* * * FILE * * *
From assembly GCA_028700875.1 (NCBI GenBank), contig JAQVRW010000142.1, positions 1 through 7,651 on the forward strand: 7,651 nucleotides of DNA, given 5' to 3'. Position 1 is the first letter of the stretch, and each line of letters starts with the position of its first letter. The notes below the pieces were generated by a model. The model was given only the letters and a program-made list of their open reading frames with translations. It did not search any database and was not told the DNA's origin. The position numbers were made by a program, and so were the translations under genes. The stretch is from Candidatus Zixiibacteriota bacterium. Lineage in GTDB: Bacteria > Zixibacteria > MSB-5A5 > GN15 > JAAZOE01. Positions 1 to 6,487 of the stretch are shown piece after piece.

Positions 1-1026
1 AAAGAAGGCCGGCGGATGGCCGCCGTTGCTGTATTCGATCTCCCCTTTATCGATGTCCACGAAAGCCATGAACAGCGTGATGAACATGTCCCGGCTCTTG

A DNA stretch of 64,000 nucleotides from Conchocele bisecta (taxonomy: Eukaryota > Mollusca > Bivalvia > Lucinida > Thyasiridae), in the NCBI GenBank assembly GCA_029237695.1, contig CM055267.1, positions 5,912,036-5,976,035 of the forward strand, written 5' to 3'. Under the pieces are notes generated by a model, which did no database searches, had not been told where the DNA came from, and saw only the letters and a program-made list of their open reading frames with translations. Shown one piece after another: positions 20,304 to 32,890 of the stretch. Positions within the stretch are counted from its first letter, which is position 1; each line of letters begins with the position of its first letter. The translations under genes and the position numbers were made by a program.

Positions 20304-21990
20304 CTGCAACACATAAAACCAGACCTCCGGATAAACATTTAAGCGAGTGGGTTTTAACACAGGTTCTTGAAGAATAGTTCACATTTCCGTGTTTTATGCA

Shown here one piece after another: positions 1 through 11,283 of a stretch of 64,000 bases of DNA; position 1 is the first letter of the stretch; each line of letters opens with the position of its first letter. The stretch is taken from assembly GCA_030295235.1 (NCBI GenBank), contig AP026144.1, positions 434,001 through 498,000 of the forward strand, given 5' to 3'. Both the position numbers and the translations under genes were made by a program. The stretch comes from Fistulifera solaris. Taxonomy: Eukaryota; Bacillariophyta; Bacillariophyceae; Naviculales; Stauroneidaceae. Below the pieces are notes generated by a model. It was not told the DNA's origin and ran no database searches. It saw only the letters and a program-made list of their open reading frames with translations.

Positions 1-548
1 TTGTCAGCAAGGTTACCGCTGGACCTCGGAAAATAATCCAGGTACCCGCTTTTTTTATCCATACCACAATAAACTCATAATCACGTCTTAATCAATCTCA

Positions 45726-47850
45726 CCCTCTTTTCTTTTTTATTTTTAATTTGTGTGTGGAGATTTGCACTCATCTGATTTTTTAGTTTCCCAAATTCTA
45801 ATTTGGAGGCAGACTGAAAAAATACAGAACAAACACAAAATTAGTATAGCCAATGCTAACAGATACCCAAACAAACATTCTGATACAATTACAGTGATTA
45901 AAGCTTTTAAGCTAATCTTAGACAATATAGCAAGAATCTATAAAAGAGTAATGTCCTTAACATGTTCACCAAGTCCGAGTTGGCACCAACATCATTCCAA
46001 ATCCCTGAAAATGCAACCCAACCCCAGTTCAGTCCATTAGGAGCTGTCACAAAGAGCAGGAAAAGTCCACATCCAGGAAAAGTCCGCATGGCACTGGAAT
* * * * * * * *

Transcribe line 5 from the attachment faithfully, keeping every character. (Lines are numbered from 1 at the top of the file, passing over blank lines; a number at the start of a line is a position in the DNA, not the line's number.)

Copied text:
Positions 20304-21990